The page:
NCHRP 17-97 [Anticipated]
Strategies to Improve Pedestrian Safety at Night
| Project Data
||AASHTO Committee on Safety|
|This project has been tentatively selected and a project statement (request for proposals) is expected in August 2020. The project statement will be available on this site. The problem statement below will be the starting point for a panel of experts to develop the project statement. |
An estimated 6,227 pedestrians were killed in traffic collisions in the U.S. in 2018 – a 30.3% increase in pedestrian fatalities over the last five years and the highest number of pedestrians killed in one year since 1990. About 75 percent of these pedestrian fatalities occurred in darkness, and much of the recent increase in fatalities is driven by nighttime crashes. In fact, from 2008 to 2017, nighttime crashes accounted for more than 90 percent of the total increase in pedestrian deaths. Despite the magnitude of this problem, scant research focuses on the reasons for, and solutions to, this important and worrying nighttime trend. This study will identify and examine strategies to improve pedestrian safety in the dark and reduce nighttime pedestrian fatalities and severe injuries.
Pedestrians are at higher risk of a collision in the dark, all else being held equal. Severity of these nighttime collisions are worse than daytime crashes, with nighttime pedestrian collisions at intersections having an 83% higher chance of being fatal without street lighting and a 54% higher chance of being fatal with street lighting.
The reasons for this increased risk are not clear. Much research has been completed on vehicular headlighting and reflective clothing, finding that increased headlight sight distance and clothing conspicuity may improve pedestrian safety outcomes. However, this work was specific to vehicle lighting and reflective clothing and didn’t explore whether these issues are the principal cause of the collisions in the first place. Vehicle speed, limited-access roadways, and alcohol use by pedestrians have also been identified as issues. However, all these studies utilized data from 2004 or earlier, meaning that they don’t explain what has caused the substantial increase in nighttime pedestrian fatalities over the last ten years. Driver and pedestrian distraction and changing vehicle body types have also been suggested as possible explanations for the recent increase in pedestrian fatalities, but available data do not provide conclusive evidence for these connections. An on-going study in Virginia is developing guidelines for intersection and mid-block pedestrian crossing lighting design and warrants for use by the Virginia Department of Transportation, but a better understanding the role of lighting level plays relative to other causal factors would be warranted.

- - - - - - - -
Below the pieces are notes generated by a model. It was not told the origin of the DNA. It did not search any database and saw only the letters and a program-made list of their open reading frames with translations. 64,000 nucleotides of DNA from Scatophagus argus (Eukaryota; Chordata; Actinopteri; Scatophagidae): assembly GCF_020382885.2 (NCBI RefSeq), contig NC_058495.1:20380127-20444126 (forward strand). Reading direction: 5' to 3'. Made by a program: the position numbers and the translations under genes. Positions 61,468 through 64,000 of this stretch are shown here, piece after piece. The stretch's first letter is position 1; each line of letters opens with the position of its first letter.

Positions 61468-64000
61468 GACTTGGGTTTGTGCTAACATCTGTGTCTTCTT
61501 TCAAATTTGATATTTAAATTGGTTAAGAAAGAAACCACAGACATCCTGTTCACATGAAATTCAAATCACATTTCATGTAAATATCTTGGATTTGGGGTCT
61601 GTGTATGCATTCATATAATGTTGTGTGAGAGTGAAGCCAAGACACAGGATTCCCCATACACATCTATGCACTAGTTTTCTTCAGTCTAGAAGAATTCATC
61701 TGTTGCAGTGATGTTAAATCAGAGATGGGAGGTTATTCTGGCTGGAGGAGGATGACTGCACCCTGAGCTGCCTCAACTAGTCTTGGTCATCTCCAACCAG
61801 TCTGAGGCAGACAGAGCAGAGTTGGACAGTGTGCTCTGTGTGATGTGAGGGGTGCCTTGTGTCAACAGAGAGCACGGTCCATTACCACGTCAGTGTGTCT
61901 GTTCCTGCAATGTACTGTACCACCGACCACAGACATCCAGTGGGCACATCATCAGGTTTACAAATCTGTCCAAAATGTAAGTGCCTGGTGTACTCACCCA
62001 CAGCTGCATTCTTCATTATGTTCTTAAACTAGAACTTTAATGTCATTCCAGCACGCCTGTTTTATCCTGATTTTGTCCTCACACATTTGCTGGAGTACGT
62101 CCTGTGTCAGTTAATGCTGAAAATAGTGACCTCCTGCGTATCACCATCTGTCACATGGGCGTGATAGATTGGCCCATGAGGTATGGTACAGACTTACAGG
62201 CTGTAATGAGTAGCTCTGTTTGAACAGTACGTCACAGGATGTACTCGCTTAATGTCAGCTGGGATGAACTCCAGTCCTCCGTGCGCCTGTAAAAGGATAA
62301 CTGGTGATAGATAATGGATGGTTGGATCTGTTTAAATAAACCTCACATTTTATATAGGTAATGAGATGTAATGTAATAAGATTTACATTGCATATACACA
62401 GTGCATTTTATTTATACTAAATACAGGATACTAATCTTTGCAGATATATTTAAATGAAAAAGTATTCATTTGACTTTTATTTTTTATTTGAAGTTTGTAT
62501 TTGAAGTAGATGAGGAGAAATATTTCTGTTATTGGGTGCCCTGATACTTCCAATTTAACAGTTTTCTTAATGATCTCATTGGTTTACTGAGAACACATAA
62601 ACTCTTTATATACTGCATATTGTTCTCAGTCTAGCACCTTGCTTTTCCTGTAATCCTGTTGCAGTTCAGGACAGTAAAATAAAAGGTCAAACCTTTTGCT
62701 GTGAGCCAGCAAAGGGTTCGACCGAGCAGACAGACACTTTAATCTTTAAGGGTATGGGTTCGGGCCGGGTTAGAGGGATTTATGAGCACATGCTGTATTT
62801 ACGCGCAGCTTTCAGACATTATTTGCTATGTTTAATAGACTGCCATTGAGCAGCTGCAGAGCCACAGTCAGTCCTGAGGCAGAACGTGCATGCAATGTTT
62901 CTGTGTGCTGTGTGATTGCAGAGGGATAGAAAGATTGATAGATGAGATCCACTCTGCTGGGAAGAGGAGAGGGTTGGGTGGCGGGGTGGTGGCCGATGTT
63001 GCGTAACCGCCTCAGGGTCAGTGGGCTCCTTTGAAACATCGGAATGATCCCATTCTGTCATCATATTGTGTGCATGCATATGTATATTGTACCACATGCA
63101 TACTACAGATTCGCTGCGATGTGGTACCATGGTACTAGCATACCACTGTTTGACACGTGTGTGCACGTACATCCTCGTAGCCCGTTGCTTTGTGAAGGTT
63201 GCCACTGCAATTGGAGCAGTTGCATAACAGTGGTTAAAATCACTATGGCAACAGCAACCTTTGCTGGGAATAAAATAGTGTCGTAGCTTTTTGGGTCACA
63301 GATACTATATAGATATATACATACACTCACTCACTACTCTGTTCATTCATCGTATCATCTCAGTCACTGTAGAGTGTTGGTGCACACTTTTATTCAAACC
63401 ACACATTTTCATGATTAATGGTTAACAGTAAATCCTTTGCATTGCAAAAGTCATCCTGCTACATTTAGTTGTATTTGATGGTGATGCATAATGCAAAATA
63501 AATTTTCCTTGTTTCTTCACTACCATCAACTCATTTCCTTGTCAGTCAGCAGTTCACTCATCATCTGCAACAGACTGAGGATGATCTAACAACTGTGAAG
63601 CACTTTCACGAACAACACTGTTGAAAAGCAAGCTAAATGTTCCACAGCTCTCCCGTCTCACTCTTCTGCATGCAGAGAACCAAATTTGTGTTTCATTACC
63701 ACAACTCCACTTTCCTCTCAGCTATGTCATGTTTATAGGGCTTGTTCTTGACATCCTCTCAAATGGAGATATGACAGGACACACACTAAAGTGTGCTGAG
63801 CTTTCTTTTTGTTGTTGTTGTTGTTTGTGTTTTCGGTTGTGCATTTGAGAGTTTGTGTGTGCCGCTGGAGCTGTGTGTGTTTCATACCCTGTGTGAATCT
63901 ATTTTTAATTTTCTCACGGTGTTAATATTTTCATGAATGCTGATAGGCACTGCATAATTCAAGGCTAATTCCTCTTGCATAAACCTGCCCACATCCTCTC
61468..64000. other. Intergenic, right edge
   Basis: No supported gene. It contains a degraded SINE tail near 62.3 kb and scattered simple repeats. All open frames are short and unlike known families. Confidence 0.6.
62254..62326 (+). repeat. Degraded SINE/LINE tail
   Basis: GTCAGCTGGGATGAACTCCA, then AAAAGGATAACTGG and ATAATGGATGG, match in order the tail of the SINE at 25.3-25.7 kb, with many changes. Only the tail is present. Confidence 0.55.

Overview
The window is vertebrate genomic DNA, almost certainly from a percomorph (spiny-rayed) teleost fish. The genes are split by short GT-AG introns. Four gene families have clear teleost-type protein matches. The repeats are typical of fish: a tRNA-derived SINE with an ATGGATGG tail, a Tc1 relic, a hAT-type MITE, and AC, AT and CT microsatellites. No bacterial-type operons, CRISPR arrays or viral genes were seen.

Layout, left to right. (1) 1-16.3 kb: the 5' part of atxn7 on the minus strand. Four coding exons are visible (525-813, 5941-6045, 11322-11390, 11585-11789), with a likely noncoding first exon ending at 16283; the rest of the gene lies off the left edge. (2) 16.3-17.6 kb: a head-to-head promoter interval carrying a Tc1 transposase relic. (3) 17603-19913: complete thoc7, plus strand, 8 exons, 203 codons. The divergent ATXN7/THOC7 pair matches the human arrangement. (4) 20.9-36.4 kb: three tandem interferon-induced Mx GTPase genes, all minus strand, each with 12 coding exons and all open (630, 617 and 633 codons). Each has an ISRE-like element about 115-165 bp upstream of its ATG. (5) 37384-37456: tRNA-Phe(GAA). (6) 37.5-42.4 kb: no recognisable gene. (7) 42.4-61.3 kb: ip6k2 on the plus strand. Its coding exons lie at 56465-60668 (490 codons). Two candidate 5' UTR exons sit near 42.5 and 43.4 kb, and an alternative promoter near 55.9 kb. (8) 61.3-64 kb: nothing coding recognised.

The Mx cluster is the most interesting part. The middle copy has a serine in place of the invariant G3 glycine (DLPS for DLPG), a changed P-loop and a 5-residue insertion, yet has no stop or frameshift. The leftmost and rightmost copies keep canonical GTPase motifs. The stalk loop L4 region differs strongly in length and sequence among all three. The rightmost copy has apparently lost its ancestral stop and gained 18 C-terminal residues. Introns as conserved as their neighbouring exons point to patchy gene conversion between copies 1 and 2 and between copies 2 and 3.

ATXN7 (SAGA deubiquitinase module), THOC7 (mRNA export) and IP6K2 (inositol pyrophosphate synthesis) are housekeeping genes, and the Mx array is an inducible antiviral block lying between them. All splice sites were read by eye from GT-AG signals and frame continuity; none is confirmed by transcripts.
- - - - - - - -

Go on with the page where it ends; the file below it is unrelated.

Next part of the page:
The objective of this research is to identify and evaluate strategies for improving pedestrian safety in the dark. To accomplish this, the research will begin by reviewing root causes of pedestrian-involved fatalities and severe injuries, and then evaluate existing strategies and research regarding nighttime pedestrian safety. It will then explore fatal and non-fatal pedestrian crashes to identify unique patterns in nighttime pedestrian crashes and safety outcomes. These patterns may be related to roadway or facility design, vehicle characteristics, user socio-economics or behavior, etc. With these patterns in mind, the research will propose solutions for the problems identified. Possible strategies may include interventions related to engineering (e.g. enhanced crossings, lighting, etc.), enforcement (e.g. distraction, alcohol use, etc.), and education (e.g. if certain populations are more impacted than others), depending on the patterns revealed in the research. These proposals may be tested with future research.
Specific research tasks may include:
1. Literature review of existing strategies and research regarding nighttime pedestrian safety issues leading to severe injuries and fatalities
2. Data collection (crash, roadway environment such as lighting, geometry, facilities, operational details, users, vehicles, etc.)
3. Identify safety patterns related to exposure (pedestrian and vehicle volumes), roadway or facility design, roadway lighting, traffic operations, vehicle characteristics, user socio-economics or behavior
4. Propose solutions to be investigated in future research
This research is an urgent need, as it seeks to reverse the worrying trend of nighttime pedestrian fatalities and severe injuries. The trend is found throughout the country and will be of high interest to a majority of DOTs as well as regional and local agencies. Arizona and Connecticut DOTs have specifically identified this as a high priority focus area. Findings will also serve to greatly improve overall pedestrian safety, with benefits directly to some of the most vulnerable users of our roads.